By the time she was eleven, she loved singing and dancing and writing poetry, and thought maybe she could be a performer. In October, 1962, just before she turned 19, she started performing folk music in small clubs and coffeehouses.

Big Yellow Taxi:

In 1964, she discovered she was pregnant. Her boyfriend bailed on her, and after she gave birth to her daughter, she placed her in an adoption, because she didn’t have the financial resources to raise her. She needed to go back to performing. (Joni reunited with her daughter in 1997.)

In 1965, Joni met the American folk singer Chuck Mitchell, and they began performing together. They went on tour in the US, and soon married; Joni Anderson officially became Joni Mitchell. The marriage only lasted a couple of years. In 1982, she married bassist Larry Klein. They divorced in 1994.

Help Me:

The Circle Game:

Joni has always had a lot of support from other musicians. Her friendships are a veritable Who’s Who of the folk, rock, pop, and jazz artists from the 1960s through today. She was linked romantically with the likes of Leonard Cohen, David Crosby, Graham Nash, James Taylor, and Jackson Brown, among others.



Around 2000, Joni’s voice began to deepen. Although she was a smoker all her life (she started when she was 9), she believes that the loss of the top of her range is due to nodules on her vocal cords, changes in her larynx, and lingering effects of polio.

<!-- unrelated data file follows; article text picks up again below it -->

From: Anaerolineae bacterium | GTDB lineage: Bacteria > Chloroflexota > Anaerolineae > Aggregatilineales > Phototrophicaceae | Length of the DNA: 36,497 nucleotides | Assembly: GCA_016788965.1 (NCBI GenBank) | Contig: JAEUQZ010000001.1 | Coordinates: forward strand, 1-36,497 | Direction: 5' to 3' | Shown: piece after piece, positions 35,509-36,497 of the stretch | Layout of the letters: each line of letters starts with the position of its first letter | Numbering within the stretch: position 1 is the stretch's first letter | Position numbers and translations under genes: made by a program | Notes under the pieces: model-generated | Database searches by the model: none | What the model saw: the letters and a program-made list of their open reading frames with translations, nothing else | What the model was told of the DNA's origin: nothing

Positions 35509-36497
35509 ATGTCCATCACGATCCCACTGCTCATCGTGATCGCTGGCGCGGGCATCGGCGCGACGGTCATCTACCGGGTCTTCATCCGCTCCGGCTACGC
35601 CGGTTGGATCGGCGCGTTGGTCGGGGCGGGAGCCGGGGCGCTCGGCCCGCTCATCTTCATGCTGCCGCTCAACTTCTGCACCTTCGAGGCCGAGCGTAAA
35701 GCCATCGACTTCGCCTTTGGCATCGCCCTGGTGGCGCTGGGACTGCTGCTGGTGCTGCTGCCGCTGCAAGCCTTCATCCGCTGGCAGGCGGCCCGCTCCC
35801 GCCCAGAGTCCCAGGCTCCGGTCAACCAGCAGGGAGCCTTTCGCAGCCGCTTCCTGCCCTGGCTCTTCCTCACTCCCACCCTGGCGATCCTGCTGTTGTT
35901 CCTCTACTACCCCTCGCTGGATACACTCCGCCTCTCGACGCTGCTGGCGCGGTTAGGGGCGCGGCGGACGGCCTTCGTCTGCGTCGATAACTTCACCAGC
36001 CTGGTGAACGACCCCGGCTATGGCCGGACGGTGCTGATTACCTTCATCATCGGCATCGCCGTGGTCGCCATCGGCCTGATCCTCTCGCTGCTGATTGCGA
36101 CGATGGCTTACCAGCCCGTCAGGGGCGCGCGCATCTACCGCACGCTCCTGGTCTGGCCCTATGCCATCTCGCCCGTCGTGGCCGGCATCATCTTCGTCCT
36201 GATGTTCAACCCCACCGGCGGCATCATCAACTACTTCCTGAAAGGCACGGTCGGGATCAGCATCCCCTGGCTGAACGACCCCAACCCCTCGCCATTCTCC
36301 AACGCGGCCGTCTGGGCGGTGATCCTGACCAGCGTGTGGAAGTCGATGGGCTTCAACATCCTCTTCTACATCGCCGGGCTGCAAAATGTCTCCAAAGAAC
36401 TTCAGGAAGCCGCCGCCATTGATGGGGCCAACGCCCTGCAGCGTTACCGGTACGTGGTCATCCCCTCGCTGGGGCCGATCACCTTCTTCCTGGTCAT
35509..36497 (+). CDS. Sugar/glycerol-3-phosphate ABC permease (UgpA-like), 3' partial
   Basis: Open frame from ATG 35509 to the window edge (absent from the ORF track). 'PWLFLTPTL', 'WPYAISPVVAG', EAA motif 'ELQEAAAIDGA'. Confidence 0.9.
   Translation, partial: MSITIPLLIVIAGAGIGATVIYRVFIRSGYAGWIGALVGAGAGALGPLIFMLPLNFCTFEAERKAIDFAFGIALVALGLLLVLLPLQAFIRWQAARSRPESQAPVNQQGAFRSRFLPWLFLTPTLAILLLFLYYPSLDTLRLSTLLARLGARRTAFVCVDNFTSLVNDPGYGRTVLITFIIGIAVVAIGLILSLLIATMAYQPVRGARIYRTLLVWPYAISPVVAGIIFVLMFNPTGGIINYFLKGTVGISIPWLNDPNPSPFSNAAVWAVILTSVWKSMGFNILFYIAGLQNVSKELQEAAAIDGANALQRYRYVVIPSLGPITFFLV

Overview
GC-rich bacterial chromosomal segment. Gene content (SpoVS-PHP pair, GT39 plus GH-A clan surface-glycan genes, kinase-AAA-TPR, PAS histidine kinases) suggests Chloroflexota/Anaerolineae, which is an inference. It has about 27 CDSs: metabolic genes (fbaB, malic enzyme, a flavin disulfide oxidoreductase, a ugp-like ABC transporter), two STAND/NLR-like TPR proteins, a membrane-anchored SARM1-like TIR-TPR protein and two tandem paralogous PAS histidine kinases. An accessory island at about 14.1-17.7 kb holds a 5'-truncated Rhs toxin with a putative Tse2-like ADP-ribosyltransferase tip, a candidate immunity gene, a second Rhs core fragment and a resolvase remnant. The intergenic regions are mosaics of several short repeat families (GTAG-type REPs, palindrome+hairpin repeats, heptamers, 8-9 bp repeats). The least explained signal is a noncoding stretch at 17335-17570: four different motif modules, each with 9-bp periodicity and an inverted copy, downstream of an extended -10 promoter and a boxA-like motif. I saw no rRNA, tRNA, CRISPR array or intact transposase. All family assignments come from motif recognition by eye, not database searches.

Coyote, recorded live at Gordon Lightfoot’s house, with Bob Dylan and Roger McGuinn:

Below is an interview from 2013. It is worth your time to watch. One thing she says that really got to me is, “If you listen to that music and you see me, you’re not getting anything out of it. If you listen to that music and you see yourself, it’ll probably make you cry, and you’ll learn something about yourself, and now you’re getting something out of it.” I can’t tell you how many times in my life I’ve listened to Joni Mitchell’s music with tears streaming down my cheeks. The combination of her pure voice, simple accompaniment, and poignant lyrics touches me deeply. These days, when I listen to her, I long for the bright, vivacious young woman she was (and for the bright, vivacious young woman I was).

In 2015, Joni suffered a ruptured brain aneurysm. Her injury caused a great deal of damage, and she worked very hard at her physical therapy to regain her mobility.

When Joni Mitchell was celebrated at the Kennedy Center Honors in 2021, I was heartbroken to see how frail she was, and I wondered if she’d ever perform again.

But you can’t keep Joni down. She recently appeared at the Newport Folk Festival with Brandy Carlile.

Both Sides Now, 2022 Newport Folk Festival: